winter 2013

h e a l t h   p r o m o t i o n
Action on bike helmet legislation needed in time for 2014 season


CPS Photo

 

 

All provinces and territories must legislate bicycle helmet use for all ages, says the Canadian Paediatric Society (CPS) in its new position paper titled Bicycle helmet use in Canada: The need for legislation to reduce the risk of head injury.

All provinces and territories must legislate bicycle helmet use for all ages, says the Canadian Paediatric Society (CPS) in its new position paper titled Bicycle helmet use in Canada: The need for legislation to reduce the risk of head injury. According to the position paper released in November, only 4 of 13 Canadian provinces and territories meet the CPS recommendations – Newfoundland and Labrador is not among them.

“Bicycle helmets reduce the risk of head and brain injuries significantly, and studies show that legislation increases the use of helmets,” said co-author Dr. Brent Hagel. “We’re calling on all provinces and territories to enact legislation before the start of the 2014 bike season.”

Bicycling is the leading cause of sport and recreational injury in children and adolescents accounting for 4 per cent of all injuries seen in emergency departments and 7 per cent of all hospital admissions for unintentional injury.

The only provinces that meet CPS recommendations for all-ages bike helmet legislation are British Columbia, New Brunswick, Nova Scotia and PEI. Alberta, Ontario and Manitoba each have bike helmet legislation that applies only to children. Saskatchewan, Quebec, Yukon, Northwest Territories, Nunavut and Newfoundland and Labrador have no legislation at all.

The Newfoundland and Labrador Medical Association has repeatedly lobbied the Government of Newfoundland and Labrador since 2006 to amend the provincial Highway Traffic Act to make helmet use mandatory for all cyclists and users of other wheeled activities.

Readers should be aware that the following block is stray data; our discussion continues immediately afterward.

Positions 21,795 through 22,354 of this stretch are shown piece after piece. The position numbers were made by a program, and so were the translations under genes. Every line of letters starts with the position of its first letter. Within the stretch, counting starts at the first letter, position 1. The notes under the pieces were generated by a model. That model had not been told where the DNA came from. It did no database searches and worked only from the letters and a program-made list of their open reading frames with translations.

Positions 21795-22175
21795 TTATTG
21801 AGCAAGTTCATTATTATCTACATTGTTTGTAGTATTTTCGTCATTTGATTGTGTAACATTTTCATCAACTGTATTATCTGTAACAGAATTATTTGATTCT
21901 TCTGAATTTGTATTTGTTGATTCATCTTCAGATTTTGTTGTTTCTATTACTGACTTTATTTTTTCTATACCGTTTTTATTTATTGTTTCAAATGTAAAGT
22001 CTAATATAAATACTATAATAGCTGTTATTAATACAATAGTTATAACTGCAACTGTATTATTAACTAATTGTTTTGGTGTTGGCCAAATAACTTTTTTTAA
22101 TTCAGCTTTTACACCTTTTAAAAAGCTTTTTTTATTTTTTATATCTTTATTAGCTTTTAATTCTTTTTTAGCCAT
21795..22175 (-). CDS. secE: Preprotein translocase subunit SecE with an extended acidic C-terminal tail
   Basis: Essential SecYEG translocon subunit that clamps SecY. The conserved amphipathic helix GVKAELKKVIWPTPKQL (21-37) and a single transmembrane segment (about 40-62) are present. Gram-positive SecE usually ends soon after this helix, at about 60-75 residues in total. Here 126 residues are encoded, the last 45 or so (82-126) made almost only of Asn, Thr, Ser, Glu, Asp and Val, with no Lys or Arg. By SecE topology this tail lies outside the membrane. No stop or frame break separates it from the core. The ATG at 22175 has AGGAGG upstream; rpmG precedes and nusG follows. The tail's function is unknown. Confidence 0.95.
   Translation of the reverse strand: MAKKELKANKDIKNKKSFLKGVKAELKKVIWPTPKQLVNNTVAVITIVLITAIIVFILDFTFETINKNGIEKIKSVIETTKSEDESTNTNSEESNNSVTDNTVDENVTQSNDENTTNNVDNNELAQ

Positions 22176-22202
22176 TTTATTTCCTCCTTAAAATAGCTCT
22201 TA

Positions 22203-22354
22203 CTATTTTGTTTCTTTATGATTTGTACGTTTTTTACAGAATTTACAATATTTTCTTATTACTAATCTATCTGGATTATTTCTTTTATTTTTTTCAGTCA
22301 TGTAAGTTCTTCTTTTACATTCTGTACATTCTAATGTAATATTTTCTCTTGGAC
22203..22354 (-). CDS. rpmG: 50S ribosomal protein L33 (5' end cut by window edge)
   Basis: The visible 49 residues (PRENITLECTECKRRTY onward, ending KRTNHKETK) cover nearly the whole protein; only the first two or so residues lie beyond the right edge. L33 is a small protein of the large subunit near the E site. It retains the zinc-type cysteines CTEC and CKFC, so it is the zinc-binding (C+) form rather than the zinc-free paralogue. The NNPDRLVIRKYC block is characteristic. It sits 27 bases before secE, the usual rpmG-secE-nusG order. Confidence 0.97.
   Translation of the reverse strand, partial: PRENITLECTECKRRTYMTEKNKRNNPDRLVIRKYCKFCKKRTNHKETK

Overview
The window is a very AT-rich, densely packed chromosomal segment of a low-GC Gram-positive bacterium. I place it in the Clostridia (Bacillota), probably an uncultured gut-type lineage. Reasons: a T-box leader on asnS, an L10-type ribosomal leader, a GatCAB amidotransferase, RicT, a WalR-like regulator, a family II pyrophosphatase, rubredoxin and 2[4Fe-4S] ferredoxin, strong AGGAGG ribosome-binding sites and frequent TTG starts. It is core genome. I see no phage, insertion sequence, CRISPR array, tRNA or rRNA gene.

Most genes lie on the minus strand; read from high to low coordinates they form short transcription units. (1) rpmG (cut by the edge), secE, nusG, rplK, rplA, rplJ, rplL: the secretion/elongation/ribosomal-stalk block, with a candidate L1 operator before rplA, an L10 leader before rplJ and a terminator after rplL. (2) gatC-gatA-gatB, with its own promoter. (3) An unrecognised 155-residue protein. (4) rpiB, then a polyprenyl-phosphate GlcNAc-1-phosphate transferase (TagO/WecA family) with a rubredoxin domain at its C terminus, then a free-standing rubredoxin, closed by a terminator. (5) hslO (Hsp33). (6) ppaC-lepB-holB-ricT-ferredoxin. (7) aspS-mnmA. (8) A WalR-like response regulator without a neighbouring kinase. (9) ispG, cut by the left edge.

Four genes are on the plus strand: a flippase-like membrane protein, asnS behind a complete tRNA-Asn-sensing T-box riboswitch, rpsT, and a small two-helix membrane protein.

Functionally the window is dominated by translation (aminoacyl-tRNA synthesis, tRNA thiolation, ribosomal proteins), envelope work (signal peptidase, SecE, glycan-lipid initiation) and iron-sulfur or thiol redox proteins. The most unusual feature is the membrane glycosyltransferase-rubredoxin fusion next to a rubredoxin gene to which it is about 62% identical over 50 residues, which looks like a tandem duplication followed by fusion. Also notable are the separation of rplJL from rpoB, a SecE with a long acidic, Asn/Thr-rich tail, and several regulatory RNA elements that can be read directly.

In 2010, the NLMA commissioned Corporate Research Associates to poll a statistically relevant sample of Newfoundlanders and Labradorians to determine their level of support for helmet legislation. The survey found that 87% of respondents would support mandatory helmet legislation for all cyclists in the province (12% were opposed).

In February 2013, the provincial government advised the NLMA that it had no plans to introduce provincial helmet legislation. It was noted in an official letter from Service NL that the province is currently supporting a number of education and injury prevention programs through various departments, including promoting the use of bicycle helmets through substantial annual funding to the Safety Services Newfoundland and Labrador “Lids for Kids” program. The letter noted that the Department of Health and Community Services also promotes education on injury prevention through the Provincial Wellness Plan.

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